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Judicial Watch • Mexico Migrant Abuse A Human Rights Crisis

Mexico Migrant Abuse A Human Rights Crisis

Mexico Migrant Abuse A Human Rights Crisis

APRIL 29, 2010


While Mexico slams Arizona’s new immigration control law as hateful and discriminatory against Mexicans, illegal aliens are so rampantly abused there that an internationally recognized group has determined a Mexican human rights crisis.

The timing of a new Amnesty International report chastising Mexico for treating illegal immigrants—mostly from Central America—inhumanely could not have come at a worst time for a country that demands rights and respect for its nationals living illegally in the U.S.

The world-renowned human rights organization details atrocious violations committed by Mexican authorities against tens of thousands of illegal immigrants, including rape, murder, beatings and mass kidnappings that get resolved when U.S. relatives pay hefty ransoms.

Among the deplorable anecdotes detailed in the report is the case of a woman whose group of about 100 was forced off a train by Mexican federal police. The migrants were forced to walk for hours in the scorching desert, their belongings were stolen and the woman was subsequently raped by the officers.

“Migrants in Mexico are facing a major human rights crisis leaving them with virtually no access to justice, fearing reprisals and deportation if they complain of abuses,” said Rupert Knox, Mexico Researcher at Amnesty International. Ironically, the majority of the Central Americans are trying to make their way into the U.S., just like their Mexican counterparts.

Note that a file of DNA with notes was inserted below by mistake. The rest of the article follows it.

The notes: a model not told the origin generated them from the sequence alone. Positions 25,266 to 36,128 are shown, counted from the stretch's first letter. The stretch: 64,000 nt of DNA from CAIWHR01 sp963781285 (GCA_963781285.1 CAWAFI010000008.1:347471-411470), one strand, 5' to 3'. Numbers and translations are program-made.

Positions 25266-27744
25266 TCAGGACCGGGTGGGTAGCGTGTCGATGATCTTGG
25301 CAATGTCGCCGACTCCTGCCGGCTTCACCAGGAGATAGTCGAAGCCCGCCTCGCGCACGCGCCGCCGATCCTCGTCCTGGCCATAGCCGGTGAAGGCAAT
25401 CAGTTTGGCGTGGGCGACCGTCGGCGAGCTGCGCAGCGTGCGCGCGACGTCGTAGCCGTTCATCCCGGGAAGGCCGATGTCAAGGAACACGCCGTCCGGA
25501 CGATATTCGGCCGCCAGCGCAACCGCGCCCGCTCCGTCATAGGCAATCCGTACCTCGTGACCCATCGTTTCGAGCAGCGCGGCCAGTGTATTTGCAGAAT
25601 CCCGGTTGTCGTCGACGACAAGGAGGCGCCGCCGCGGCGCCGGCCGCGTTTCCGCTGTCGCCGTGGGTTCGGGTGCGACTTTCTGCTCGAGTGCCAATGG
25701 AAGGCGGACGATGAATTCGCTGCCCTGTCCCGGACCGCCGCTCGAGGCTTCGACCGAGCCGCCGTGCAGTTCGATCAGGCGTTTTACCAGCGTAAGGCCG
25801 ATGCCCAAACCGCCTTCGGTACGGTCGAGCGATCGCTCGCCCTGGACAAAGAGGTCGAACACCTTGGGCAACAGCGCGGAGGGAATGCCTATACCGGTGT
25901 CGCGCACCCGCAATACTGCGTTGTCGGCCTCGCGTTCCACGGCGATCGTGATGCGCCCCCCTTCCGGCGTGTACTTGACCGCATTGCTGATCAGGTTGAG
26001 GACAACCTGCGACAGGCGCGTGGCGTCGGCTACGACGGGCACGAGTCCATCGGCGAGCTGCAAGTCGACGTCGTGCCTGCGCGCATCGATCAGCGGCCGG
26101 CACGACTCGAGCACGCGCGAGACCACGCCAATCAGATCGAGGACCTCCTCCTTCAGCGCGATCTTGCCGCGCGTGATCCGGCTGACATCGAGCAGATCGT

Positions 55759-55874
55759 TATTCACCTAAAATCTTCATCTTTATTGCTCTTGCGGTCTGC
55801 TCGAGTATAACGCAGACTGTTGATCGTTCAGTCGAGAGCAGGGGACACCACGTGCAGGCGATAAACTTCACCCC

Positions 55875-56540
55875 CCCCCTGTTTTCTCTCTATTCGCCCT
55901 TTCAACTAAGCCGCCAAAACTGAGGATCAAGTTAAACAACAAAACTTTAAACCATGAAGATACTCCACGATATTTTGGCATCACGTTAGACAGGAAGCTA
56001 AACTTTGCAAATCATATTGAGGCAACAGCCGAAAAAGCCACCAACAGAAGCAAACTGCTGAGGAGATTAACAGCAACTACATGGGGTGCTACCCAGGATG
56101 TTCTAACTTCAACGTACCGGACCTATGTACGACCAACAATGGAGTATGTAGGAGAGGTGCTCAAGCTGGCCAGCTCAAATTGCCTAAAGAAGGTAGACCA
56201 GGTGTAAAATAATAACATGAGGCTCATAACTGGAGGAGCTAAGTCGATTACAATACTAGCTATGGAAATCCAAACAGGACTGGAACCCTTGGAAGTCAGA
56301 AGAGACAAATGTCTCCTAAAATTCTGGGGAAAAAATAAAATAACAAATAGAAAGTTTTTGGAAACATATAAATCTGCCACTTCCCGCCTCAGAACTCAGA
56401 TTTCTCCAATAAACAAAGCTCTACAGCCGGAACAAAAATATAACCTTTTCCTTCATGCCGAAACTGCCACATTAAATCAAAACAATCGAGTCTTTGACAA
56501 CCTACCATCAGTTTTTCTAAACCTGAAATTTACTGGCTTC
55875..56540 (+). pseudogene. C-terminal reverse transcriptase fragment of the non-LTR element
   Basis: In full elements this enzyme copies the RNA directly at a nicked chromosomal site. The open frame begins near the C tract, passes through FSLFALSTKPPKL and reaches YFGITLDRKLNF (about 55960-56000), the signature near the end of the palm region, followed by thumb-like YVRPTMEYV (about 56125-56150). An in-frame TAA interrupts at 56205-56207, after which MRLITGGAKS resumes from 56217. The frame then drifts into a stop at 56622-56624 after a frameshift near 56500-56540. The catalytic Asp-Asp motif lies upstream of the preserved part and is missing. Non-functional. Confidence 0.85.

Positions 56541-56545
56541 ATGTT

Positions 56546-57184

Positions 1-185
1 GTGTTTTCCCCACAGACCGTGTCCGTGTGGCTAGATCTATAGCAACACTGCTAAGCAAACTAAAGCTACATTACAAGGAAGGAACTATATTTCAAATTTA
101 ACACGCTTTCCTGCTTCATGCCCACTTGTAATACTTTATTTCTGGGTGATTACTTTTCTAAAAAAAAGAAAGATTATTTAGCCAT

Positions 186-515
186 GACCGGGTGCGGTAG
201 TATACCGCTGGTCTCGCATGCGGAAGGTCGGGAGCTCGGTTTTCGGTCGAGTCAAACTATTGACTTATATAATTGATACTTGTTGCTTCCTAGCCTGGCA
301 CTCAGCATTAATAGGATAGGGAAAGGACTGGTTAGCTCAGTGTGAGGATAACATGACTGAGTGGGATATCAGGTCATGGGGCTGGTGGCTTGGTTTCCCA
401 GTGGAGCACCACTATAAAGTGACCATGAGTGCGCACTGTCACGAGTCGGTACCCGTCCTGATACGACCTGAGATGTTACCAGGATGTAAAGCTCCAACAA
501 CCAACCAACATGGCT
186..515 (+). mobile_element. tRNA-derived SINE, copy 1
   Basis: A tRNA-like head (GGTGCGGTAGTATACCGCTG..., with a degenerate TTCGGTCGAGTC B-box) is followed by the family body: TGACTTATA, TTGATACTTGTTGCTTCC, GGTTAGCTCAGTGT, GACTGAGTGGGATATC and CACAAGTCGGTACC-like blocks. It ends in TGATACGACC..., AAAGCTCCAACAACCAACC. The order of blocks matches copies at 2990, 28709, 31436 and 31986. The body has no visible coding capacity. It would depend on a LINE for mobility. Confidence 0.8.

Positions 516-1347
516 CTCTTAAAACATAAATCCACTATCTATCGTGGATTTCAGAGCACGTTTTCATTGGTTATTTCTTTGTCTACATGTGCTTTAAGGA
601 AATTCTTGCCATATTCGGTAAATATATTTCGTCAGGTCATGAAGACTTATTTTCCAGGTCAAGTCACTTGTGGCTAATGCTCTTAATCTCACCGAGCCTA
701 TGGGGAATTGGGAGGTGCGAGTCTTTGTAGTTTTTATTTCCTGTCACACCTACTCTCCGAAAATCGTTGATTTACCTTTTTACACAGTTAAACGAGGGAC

They often get intercepted en route, however. Mexican law specifically requires authorities—whether federal, state or municipal—to demand that foreigners prove their legal presence in the country. The new Arizona law that Mexican President Felipe Calderon claims “opens the door to intolerance, hate, discrimination and abuse in law enforcement,” is no different than his country’s measure.

SB1070 allows local police to enforce immigration laws, makes it a state crime to be in the U.S. without proper documentation and punishes anyone seeking work from a road or sidewalk. Drivers who pick up illegal alien day laborers will also be charged and all residents must provide evidence of their legal status in the U.S. under the new law, which takes effect in a few months.

A travel alert issued by Mexico’s government a day after Arizona’s governor signed SB1070, warns that “every Mexican citizen may be harassed and questioned without further cause at any time.” It also says that Mexican nationals in the U.S. have “inalienable human rights” and can resort to “protection mechanisms” under international, U.S. and Arizona law regardless of immigration status.

President Obama is just as incensed about the measure as his Mexican counterpart and has ordered the Department of Justice to challenge the “misguided” law’s legality and examine its civil rights implications. Of interesting note is that the Arizona bill was carefully adopted from the existing federal statute.


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